They aren't necessarily asking for the vouchers to be scrapped. They are asking for the schools that accept public funds (the vouchers) to be publicly accountable (oversight). All taxpayers should be in favor of this. If you don't want to open your books and doors don't take the vouchers.

Anonymous said...

"In addition to boosting base pay, lawmakers should scrap the bonus plan for 25 percent of teachers and instead work toward a more comprehensive performance pay system."

In other words, don't have anything resembling performance pay now, but "work towards" comprehensive performance pay in the future. The superintendents continue to pay lip service to the idea of wanting performance pay, just as long as it's not happening now. Didn't CMS propose performance pay 4 years ago? A reporter should write about where that effort stands today. Is CMS still "working towards performance pay" 4 years later? Or has all the hard work come to a halt?

Something tells me the superintendents want to perpetually work towards performance pay. Actually implementing a comprehensive change in pay would upset their boards of education and might even get them fired. So it's easier to just work towards performance pay year after year.

Ghoul said...

12:23, does that mean that Project Lift will be opening its books to the public?

Susan Argwal said...

10:49 You are correct, parents rule the house, Just like in my home with my 4 children. We are quite "strict" or "old fashioned". Some nights my high schoolers are up until 11-midnight still doing homework, after coming home from sports and school/church events.

There is no way that most teenagers can get the Pediatrician recommended 9 hours of sleep a night. My teens get up at 6am, that means they would have to get to bed by 9pm on school nights. That would be impossible for most students, especially those with AP classes and/or other activities/jobs.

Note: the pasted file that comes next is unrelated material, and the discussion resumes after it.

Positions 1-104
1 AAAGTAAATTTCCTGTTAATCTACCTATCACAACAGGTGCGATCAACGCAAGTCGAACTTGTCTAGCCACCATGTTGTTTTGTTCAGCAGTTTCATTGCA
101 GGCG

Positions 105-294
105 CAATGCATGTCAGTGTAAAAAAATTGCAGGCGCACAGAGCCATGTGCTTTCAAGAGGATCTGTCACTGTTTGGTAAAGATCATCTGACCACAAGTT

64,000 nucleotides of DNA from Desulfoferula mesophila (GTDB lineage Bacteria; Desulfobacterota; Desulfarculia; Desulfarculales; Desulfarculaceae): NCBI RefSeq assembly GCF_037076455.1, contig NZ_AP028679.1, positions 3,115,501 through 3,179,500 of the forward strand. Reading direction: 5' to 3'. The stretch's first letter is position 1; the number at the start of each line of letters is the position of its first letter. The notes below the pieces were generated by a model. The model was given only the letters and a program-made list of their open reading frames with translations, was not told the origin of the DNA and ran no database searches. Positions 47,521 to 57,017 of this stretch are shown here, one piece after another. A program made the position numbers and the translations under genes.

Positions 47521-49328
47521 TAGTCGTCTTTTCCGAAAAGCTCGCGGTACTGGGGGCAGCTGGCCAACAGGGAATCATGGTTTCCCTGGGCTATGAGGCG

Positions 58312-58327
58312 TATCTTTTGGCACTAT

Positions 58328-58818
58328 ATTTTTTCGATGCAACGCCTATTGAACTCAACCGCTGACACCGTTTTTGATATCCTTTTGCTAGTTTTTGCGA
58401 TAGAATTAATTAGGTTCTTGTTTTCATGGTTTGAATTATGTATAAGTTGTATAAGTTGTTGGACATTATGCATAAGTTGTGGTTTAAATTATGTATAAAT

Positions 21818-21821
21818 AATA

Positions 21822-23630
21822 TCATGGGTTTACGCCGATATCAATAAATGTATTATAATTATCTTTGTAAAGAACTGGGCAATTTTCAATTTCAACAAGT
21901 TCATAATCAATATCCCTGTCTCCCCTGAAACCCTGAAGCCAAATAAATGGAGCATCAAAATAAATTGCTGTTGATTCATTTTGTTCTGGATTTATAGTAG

I'm glad someone is bringing up the ridiculous school start times. The current 7:15am is not a sensible, beneficial start time for high schoolers.

If you ran the district, what time would you think is appropriate for high school to start?

Anonymous said...

Ghoul, pretty sure that Project Lift has to report on the public monies it receives. Most if not all of the $55 million is not public (taxpayer) money, however. It is from companies and foundations which is a different reporting requirement. I get your point, but it is not the same thing.

Anonymous said...

I don't agree the person who stated public schools are inferior. Both of my children are doing exceptionally well in public school. We have been really impressed with the level of instruction each of our children have received over the years. We are very grateful!

Anonymous said...

A bit off topic but to the commenter about parenting and school times, please be aware that, although many people seem to think otherwise, teenagers are still children, and growing ones at that. They are not adults, and their growing brain and bodies need on average 8.5 - 9.25 hours of sleep per night. Many teens simply cannot fall asleep before 11 p.m., due to shifted circadian rhythms (body clocks). Yes, poor planning, electronic and other distractions, and poor parenting can certainly contribute to the problem, but the fact that these circadian rhythm shifts appear in adolescent mammals as well as adolescent humans suggests that there's more to the story here than irresponsibility.

This is not a matter of will. It's a matter of biology. Allowing teenagers to drive while sleep deprived to teach them responsibility is comparable to giving a drunk driver keys to his car and expecting him to be responsible about it. And just because something must be done at a later point in life does not make it appropriate earlier in life. Asking teenagers to deprive themselves of sleep to "prepare" for the real world is like asking toddlers to skip their naps to prepare for fifth grade.

Secondary school also have some very significant differences with both college, military service, or employment. Colleges don't start classes before 8 a.m., and that most colleges give students the option of choosing classes that start later in the day. Very few jobs run from 7 a.m. until 2 p.m. either, nor do they involve doing calculus at 7 a.m. or going home with hours or homework every night. Furthermore, most people have some degree of choice in the hours they keep as adults. High school students are required by law to keep to schedules set by their school systems unless they have the means to home school or attend a private school.

Anonymous said...